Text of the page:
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CT appoints two monitors for new Bridgeport primary election

A city employee carries absentee ballots from the ballot box at Margaret E. Morton Government Center in Bridgeport on Tuesday, Nov. 7, 2023.
Shahrzad Rasekh
/
CT Mirror
A city employee carries absentee ballots from the ballot box at Margaret E. Morton Government Center in Bridgeport on Tuesday, Nov. 7, 2023.

The state is assigning two election monitors to oversee the shortened absentee ballot application process prior to a court-ordered second Democratic primary between Mayor Joe Ganim and challenger John Gomes next month.

Secretary of the State Stephanie Thomas has appointed Peggy Reeves, who also served as monitor for the November general election, and Waterbury’s Republican Registrar of Voters Tim DeCarlo as election monitors for the new primary, which is set for Jan. 23.

Having two monitors is meant to ensure that someone is present every day in the town clerk’s office at City Hall in the weeks before the new primary when campaign workers sign out absentee ballot applications and those applications get returned and ballots sent out.

“Peggy and Tim each have a deep knowledge of Connecticut elections law and procedures, which is key for this role,” Thomas said Wednesday in a press release.

“By sharing the election monitor role, we are mirroring Connecticut’s tradition of party parity while also building in redundancy to provide a constant presence in Bridgeport despite any life emergencies or illness. I’m grateful to both of them for their service to our state and the Bridgeport community,” she said.

Thomas also announced her office would be providing videos to educate the public about the absentee ballot process.

Ganim said Wednesday he welcomes the extra monitoring of the upcoming primary.

“We appreciate the efforts of the Secretary of the State to assist in providing oversight and educating voters for the upcoming election on January 23,” Ganim said in a statement. “We are circulating the videos to educate campaign volunteers and members of the public about the appropriate process for absentee ballots to ensure that the thousands of voters in Bridgeport are eligible to cast their ballot for the January 23rd Special Election and future elections.”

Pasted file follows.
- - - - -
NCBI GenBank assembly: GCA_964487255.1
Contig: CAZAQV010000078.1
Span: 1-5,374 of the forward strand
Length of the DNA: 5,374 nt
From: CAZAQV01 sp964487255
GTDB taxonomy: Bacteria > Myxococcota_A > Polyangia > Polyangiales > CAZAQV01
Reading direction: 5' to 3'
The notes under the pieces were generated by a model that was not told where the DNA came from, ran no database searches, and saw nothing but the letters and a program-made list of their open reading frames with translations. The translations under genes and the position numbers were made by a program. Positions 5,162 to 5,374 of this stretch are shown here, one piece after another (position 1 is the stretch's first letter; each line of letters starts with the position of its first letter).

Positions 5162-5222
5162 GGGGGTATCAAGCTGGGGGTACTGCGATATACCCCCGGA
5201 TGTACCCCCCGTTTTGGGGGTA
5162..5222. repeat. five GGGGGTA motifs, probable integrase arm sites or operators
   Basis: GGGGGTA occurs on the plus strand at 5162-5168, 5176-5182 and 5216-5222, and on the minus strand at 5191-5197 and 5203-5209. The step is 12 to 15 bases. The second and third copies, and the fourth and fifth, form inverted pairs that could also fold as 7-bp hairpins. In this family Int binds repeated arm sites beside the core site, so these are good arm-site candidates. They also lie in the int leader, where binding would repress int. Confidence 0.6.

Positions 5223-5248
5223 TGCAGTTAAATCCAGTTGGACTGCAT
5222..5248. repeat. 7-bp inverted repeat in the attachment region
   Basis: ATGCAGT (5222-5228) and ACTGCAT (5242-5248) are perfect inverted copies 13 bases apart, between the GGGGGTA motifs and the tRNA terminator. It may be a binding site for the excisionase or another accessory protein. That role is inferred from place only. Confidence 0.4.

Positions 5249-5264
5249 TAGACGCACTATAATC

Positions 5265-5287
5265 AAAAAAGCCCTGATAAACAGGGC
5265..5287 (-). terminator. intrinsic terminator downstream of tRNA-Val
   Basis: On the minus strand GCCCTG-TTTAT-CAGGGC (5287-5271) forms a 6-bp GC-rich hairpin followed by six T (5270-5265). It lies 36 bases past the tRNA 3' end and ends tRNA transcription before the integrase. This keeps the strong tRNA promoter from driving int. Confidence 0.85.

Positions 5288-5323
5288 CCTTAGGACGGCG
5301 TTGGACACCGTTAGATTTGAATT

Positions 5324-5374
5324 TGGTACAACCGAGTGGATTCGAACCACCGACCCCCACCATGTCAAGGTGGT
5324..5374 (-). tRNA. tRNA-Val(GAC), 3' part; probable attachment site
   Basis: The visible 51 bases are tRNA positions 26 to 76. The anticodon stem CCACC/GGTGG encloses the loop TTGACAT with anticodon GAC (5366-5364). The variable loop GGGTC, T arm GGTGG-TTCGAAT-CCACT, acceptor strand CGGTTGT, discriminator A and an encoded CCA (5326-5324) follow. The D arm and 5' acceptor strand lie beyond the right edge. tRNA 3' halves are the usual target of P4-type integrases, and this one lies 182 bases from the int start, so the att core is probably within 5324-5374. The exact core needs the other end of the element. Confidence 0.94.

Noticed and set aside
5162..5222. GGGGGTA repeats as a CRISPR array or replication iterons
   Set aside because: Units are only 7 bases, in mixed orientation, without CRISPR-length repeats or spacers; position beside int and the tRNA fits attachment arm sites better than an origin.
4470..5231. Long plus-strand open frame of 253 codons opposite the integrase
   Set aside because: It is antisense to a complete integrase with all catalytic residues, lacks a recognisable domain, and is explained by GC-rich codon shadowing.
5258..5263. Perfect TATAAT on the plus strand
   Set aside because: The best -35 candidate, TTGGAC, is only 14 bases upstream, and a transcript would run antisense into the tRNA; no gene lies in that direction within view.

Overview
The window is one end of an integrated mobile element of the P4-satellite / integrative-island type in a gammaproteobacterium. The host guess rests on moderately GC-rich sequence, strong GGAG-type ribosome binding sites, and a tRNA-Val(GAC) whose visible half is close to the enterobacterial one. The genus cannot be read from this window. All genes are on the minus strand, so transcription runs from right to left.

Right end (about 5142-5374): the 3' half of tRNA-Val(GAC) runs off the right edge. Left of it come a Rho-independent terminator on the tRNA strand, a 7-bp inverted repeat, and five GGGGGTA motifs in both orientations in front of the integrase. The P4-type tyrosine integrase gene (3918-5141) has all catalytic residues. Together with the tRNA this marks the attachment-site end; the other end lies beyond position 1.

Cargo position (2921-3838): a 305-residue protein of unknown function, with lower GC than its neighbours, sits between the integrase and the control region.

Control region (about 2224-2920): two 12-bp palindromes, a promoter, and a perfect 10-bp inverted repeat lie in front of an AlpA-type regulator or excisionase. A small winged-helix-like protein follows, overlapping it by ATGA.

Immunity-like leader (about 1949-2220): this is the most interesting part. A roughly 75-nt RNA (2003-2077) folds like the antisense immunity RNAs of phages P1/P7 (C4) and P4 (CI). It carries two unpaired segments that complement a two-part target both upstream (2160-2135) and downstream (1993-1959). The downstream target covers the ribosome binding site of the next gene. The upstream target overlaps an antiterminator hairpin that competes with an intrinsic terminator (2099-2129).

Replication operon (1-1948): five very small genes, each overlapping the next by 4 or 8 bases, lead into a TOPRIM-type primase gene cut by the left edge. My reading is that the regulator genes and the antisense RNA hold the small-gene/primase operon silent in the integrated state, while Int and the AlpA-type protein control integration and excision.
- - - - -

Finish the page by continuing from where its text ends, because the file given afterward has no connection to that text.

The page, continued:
Gomes campaign could not be reached for comment Wednesday.

Ganim defeated Gomes by 251 votes in the Sept. 12 Democratic primary, but Gomes filed the lawsuit seeking to overturn those results after a video surfaced that appeared to show Democratic Town Committee vice chairwoman Wanda Geter-Pataky placing multiple absentee ballots into one of the four absentee ballot drop boxes in the city.

After a five-day court hearing just prior to the November general election, Judge William Clark ordered the new primary after determining that people affiliated with Ganim’s campaign, including a city council candidate, Eneida Martinez, mishandled ballots.

“The counting of any ballots that were mishandled in violation of state law and placed into drop boxes by Ms. Geter-Pataky, Ms. Martinez, and others, was a mistake in the vote count,” Clark wrote. “Given the volume of votes at issue, the miscounting of those statutorily invalid votes leaves this court unable to determine the result of the primary.”

Clark also ordered a truncated absentee ballot time period for the second primary of only a few weeks instead of months.

Ganim, who had defeated Gomes in the primary due to a significant advantage in absentee ballot votes, also won the November general election with the help of absentee ballots.

Clark ordered that municipal officials must make absentee ballot applications available at 9 a.m. on Dec. 29 and have absentee ballots available to be mailed by Jan. 2.

That will give residents less than a month to submit an application to vote by absentee. For the September primary, members of the campaigns began collecting absentee ballot applications in the spring.

The Connecticut Mirror earlier this month published aninvestigation into how the battle for absentee ballots took place and how Ganim’s supporters collected and delivered thousands of absentee ballot applications.

The investigation revealed that Geter-Pataky spent four months traversing parts of Bridgeport, helping voters fill out at least 537 absentee ballot applications ahead of the summer primary, which was decided by 251 votes.

Other steps Thomas announced that will be taken for this primary include:

  • Providing training on absentee ballot laws and procedures for newly elected Town Clerk Charlie Stallworth.
  • Ensuring awareness of absentee ballot procedures by the Bridgeport police department for when they serve as designees for absentee ballot applications pursuant to state law.
  • Accompanying the town clerk or designee on all pick ups from drop boxes and the registrars of voters when “undertaking supervised absentee ballots.”
  • Ensuring the absentee ballot moderator is familiar with and adheres strictly to the procedures for “receiving, handling, counting and preserving absentee ballots.”
  • Ensuring the head moderator has “refresher training” before election night.
  • Checking absentee ballot applications “for atypical patterns and reporting when warranted.”
  • And ensuring drop boxes are all locked at 8 p.m., on Election Day in accordance with the law.
Launched in 2010, The Connecticut Mirror specializes in in-depth news and reporting on public policy, government and politics. CT Mirror is nonprofit, non-partisan, and digital only.